I spent about six hours in the emergency room waiting to be seen by a doctor. The hospital was a trauma center; so there were tons of people coming in for help who simply had more pressing health issues than me. For example: There was the lady who came in a wheel chair, holding her chest and screaming that she was having a heart attack. Then there was another lady who came in ready to pop her baby out right there on the ER floor. (Thank god she didn’t!) There was the old man who came in barely breathing. And there was me. Sitting in my chair, I looked perfectly healthy. At times I was even laughing with Mom and the only thing that “looked” wrong with me was the limp I developed in my left leg. I was a non priority and to me that was okay; that meant that I wasn’t really THAT sick.
Those hours that I spent in the ER that day absolutely changed my life; both physically and mentally. Physically, I was deteriorating by the minute; the minor limp I had when I arrived was now more of a dragging of my leg as I stumbled through the ER hallways. Emotionally, I felt as though I was falling apart, but in reality, I was just beginning to build the foundations of an MS Warrior. I could probably write a whole novel about the people and things I saw in the emergency room that night but I don’t have the time for that right now (maybe one day!). However, allow me to hit the highlights: There are three very important things I learned during those hours I spent in the waiting room that I think are worth sharing.
First, complaining gets you NO WHERE!!! The poor nurse working at the registration desk took more verbal abuse than my office receptionist on the Tuesday morning after a long holiday weekend. Every person in that room thought their family member was sicker or needier or dying faster than any other person there. Just wait your turn people! We all feel like crap, or we wouldn’t be here. You imparting your sour puss attitude isn’t making anyone feel any better.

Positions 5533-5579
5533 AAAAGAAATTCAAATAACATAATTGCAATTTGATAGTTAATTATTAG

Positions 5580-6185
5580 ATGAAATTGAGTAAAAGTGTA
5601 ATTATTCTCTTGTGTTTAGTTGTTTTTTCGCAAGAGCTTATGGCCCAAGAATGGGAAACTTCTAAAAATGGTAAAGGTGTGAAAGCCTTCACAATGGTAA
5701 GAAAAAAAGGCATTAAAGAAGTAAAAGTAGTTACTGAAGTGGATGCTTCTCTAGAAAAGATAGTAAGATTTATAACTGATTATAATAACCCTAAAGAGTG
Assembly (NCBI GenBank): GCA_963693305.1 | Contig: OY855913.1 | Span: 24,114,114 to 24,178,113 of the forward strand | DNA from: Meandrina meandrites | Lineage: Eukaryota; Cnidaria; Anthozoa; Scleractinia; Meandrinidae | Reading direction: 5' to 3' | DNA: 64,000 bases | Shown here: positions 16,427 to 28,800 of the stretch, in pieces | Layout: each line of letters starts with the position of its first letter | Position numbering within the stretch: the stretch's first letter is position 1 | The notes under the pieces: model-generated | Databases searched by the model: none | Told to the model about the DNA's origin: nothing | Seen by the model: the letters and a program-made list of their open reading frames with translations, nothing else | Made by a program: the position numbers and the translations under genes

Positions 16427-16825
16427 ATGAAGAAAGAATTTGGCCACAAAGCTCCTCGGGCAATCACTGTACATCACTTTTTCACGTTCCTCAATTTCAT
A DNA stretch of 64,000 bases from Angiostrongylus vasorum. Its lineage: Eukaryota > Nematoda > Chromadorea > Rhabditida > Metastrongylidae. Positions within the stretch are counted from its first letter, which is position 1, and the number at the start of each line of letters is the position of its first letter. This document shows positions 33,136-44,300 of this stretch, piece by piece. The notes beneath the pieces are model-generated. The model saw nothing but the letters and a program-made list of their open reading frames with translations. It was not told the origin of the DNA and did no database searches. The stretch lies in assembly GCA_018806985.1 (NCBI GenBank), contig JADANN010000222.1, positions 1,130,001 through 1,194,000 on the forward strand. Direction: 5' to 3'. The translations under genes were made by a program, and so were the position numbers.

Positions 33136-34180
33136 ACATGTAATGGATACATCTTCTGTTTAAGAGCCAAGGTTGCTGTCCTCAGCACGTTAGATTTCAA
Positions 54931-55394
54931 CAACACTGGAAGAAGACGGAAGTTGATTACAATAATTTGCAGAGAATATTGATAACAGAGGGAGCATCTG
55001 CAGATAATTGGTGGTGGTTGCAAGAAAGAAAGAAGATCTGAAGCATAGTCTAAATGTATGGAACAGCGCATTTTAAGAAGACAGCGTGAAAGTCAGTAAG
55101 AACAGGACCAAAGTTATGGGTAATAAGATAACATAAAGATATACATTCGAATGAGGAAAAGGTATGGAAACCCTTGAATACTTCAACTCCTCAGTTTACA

My mom stayed in that ER waiting room with me that night until I basically forced her to leave around midnight. After the third or fourth time I caught her “resting her eyes” I called in my little sister for a shift change. My mom had to work the next day and despite her preparedness in bringing her overnight bag, I wanted her to go home and get some sleep. I was already anticipating that I would probably need her to be around to talk to some doctors with me the next day. Which brings me to the second pressing thing that needs to be noted about my time in the emergency room. Having a strong support system is key! Not everyone is as lucky as I am to have that support within their immediate family; I know how truly blessed I am. My Mom is the greatest person ever invented; plain and simple, it’s a fact. There are no words to describe the support my mom has waveringly given me throughout this entire process. I am truly grateful for her. There are no words to adequately describe how amazing my mother is. She learned from the best though I suppose; my grandmother was also a super mom.
This disease can make you feel completely alone while standing in a room full of 100 other people. It is hugely important to have a strong support network available to you; ideally one that consists of family, friends, and other MS warriors. If you don’t have one, find one! (Or reach out to me, you are welcome to join mine!)